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Plot Thickens in Zimbabwe's Marange Diamond Intrigue as Kimberly Details Emerge


A South African report quoted Kimberly monitor Chikane as writing that a former senior South African police official tried to convince him not to return to Zimbabwe for a follow-up visit which he eventually conducted in May

Controversy continued to simmer around the tangled saga of Zimbabwe's Marange diamond field as further portions of a report by Kimberly Process Monitor Abbey Chikane of South Africa were leaked in the press.

One South African report quoted Chikane as writing in the report that a former senior South African police officer tried to convince him not to return to Zimbabwe for a follow-up visit which he eventually conducted in May. The monitor reportedly wrote the former police commissioner of Tshwane, Mpho Mmutle, sought a meeting in April.

Chikane was said to report that Chief Executive Officer Andrew Cranswick of London-based Africa Consolidated Resources also attended the meeting and urged the Kimberly monitor not to certify what Cranswick called “stolen goods,” an apparent reference to diamonds seized from ACR by Zimbabwe authorities in 2006.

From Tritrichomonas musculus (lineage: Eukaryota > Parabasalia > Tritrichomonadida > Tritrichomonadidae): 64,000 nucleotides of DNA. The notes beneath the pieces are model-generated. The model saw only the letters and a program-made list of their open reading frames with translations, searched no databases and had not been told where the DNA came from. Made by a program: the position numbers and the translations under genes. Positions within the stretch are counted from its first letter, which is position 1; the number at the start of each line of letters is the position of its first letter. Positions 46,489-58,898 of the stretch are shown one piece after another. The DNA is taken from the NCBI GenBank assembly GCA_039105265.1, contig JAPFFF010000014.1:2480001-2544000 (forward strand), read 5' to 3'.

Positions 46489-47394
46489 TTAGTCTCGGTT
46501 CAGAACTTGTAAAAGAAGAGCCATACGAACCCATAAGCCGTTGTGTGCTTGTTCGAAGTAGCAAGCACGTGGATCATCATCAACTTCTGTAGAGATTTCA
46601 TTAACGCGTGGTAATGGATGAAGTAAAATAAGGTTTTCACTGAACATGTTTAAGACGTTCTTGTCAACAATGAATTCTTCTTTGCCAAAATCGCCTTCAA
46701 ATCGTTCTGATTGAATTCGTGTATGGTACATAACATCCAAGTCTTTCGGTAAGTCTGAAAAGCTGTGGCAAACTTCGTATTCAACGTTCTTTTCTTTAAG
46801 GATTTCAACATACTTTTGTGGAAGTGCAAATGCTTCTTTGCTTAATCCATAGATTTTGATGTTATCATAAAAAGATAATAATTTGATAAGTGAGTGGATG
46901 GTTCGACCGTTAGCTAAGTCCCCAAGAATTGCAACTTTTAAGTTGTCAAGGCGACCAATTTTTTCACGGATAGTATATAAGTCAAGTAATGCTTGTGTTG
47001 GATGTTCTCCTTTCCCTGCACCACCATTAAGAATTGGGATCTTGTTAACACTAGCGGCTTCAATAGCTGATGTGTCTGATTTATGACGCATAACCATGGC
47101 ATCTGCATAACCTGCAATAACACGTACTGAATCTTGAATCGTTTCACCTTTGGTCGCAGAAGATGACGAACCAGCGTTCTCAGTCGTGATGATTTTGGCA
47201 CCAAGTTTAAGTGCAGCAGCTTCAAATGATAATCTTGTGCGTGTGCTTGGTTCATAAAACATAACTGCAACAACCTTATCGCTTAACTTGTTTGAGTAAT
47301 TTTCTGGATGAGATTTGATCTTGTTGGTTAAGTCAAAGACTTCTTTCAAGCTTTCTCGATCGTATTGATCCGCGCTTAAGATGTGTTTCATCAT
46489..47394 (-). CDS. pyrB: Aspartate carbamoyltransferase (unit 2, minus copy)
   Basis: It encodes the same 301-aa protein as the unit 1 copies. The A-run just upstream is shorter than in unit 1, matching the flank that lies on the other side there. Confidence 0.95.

Commenting on the latest disclosure, Crisis in Zimbabwe Coalition Coordinator McDonald Lewanika said Chikane should not have rushed to recommend Harare’s certification under Kimberly to export Marange diamonds.

For his part, Mines Minister Obert Mpofu said Zimbabwe will go it alone if human rights activists get their way and Zimbabwe is refused permission to export diamonds from Marange when Kimberly members meet in July.

Mpofu said Harare did not influence Chikane's report which is said to recommend that Zimbabwe be allowed to sell its Marange diamonds on international markets despite some continuing problems in the Marange field. Human rights advocates say violations continue and that smuggling of diamonds abroad is rife.

One of the leading critics of Zimbabwean government policy in developing the diamond field, director Farai Maguwu of the Center for Research and Development in Mutare, Manicaland province, near Marange, was arrested last week on charges he published sensitive information prejudicial to state interests.

Maguwu was arraigned this week in Harare and remanded to police custody pending trial. Disclosure by Chikane to Zimbabwean state authorities of documents Maguwu had given him contributed to his arrest.

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